Developing a Tool Kit for your Job Interview

interviewing tool kit

In the most recent blog, I likened job interviewing to dating. If we continue with that analogy, how would you get ready for a first date?

You would clean up good, look your best, plan the date out…Your preparation for the job interview should be far more comprehensive than for a first date, yet so many people go into interviews with little to no preparation.

Develop a Tool Kit

Your preparation for the job interview should include developing a “took kit” of ten stories you would like to use in the interview.

These stories can be from various areas of your life, but most of them should be work-related.

I suggest that you write these stories out and then practice them in front of the mirror, with friends, or better yet, with an interview coach such as myself.

Behavioral Interviews

These stories will prepare you well for the behavioral questions many (if not most) employers ask during an interview.

These questions are based on the premise that past behavior is the best predictor of future success, and sound something like this: “Tell me about a situation…” or “Tell me about a time when…”

These questions really separate the prepared candidates from the unprepared, because it is very difficult to “wing” these types of questions.

In my experience, unprepared candidates tend to give general answers to these questions, such as “I’ve always been…” or they speak hypothetically, such as “When you’re in that situation, you want to…”

Needless to say, these types of responses do not help your candidacy.

Why Stories?

There are two compelling reasons to utilize stories in your interview.

One, they support your answer better than a general or hypothetical response;

Two, the interviewer will remember those stories– it’s how our brains are wired.

Using the CAR Format

Challenge: What was your task, and what was the context in which this happened?

Action: What steps did you take to solve this challenge?

Results: What was the outcome of the steps you took?

Typically, each story in your tool kit could be used for multiple questions that an employer might ask, so ten stories gives you a wealth of examples to help you navigate the interview effectively.

Interested in a deep dive with me? Register for my next webinar. In addition to great content, you’ll have the opportunity to ask me questions and even get coached by me live! Here’s the link to find out about this month’s topic, date, and time: click here

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Job Interviewing and Dating

hear with musical notes to symbolize that interviewing is like dating

It doesn’t matter how old you are, how much experience you have, or your level of education…interviewing is stressful.

To compound that stress in the fact that it’s often not the best-qualified candidate who gets the job, but rather the candidate who best navigates the interview process.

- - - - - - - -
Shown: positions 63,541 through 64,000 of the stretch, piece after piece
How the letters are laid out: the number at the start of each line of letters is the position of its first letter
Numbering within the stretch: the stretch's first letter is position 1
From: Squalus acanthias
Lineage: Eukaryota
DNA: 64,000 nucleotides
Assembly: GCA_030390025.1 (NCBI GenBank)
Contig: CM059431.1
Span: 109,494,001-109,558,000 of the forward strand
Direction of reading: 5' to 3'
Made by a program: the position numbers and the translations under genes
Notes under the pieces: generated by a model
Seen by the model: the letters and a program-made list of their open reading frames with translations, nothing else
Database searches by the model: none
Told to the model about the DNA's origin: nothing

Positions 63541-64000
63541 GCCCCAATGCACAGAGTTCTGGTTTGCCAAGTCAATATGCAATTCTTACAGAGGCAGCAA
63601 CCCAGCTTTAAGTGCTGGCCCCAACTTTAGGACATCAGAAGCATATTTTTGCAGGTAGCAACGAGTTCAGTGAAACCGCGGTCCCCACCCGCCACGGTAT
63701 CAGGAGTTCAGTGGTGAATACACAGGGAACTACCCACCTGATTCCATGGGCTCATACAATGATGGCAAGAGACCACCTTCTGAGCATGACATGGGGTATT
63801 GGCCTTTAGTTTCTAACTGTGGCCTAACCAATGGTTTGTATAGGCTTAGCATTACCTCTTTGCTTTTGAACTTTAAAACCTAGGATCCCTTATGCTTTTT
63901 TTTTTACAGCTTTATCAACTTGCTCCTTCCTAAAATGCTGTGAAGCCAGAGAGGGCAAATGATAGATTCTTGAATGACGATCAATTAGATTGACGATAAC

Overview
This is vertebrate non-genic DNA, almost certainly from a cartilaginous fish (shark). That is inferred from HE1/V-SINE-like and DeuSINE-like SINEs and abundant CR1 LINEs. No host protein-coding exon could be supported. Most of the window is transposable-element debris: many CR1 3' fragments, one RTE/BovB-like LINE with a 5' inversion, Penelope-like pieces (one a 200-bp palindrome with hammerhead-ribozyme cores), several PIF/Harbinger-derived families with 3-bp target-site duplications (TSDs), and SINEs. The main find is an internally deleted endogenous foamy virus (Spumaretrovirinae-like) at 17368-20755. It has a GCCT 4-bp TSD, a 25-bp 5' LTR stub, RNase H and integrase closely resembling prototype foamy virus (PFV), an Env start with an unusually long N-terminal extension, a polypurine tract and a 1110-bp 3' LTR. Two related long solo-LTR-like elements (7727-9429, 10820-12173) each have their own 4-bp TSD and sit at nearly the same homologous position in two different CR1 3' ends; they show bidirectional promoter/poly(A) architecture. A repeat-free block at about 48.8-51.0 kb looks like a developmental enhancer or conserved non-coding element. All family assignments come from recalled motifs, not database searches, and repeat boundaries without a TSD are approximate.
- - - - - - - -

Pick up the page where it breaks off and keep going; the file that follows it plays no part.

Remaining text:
Don’t believe me? Here’s a scenario: You go on two dates. The first, with someone who hardly speaks at all, and when he/she does, it’s to say something inappropriate or irrelevant.

I am reminded of a date I went on a few years ago with someone who told me his only hobby was mowing the grass. Hard to keep that conversation moving along.

Date number two: You engage in a lively, enjoyable discussion about things that are important to you. This person is interested in you and shares things that make you interested in him/her.

So the question is: Which one are you most likely to go on a second date with? Yeah, I thought so.

Interviewing IS Dating.

I purposely used the analogy of dating, because job interviewing is much like a date. The employer chooses the candidates that, on paper, seem the most qualified (let’s call this your Match.com profile).

During the initial interview (the first date), the employer further eliminates the candidates that don’t fit and begins to rank those who meet the qualifications.

There are likely to be additional interviews (dates) leading up to the selection of the winning candidate (which is a bit like marriage).

The next important question is: How can I become the winning candidate?

Do Your Homework.

The more you know about the organization you’re interviewing with, the more you will be able to customize your answers to be in concert with the organization’s vision, mission, and goals.

Here’s an analogy: If you sell cars and I tell you that the most important thing to me is an energy-efficient, economical car, you will get nowhere trying to sell me a luxury gas hog.

If the company you’re interviewing with is focused on environmental consciousness and clean energy, you would do well to use some examples that are focused on those issues.

But Still be Yourself.

I am not suggesting that you become someone you’re not just to get the job, but rather to highlight the aspects of yourself that are most relevant to the company you’re dealing with.

Using the previous example, if you spend all of your free time dumping garbage alongside the road– except, of course, for the time you spend incinerating paint cans and batteries– then you shouldn’t be applying to that particular organization in the first place.

Interested in a deep dive with me? Register for my next webinar. In addition to great content, you’ll have the opportunity to ask me questions and even get coached by me live! Here’s the link to find out about this month’s topic, date, and time: click here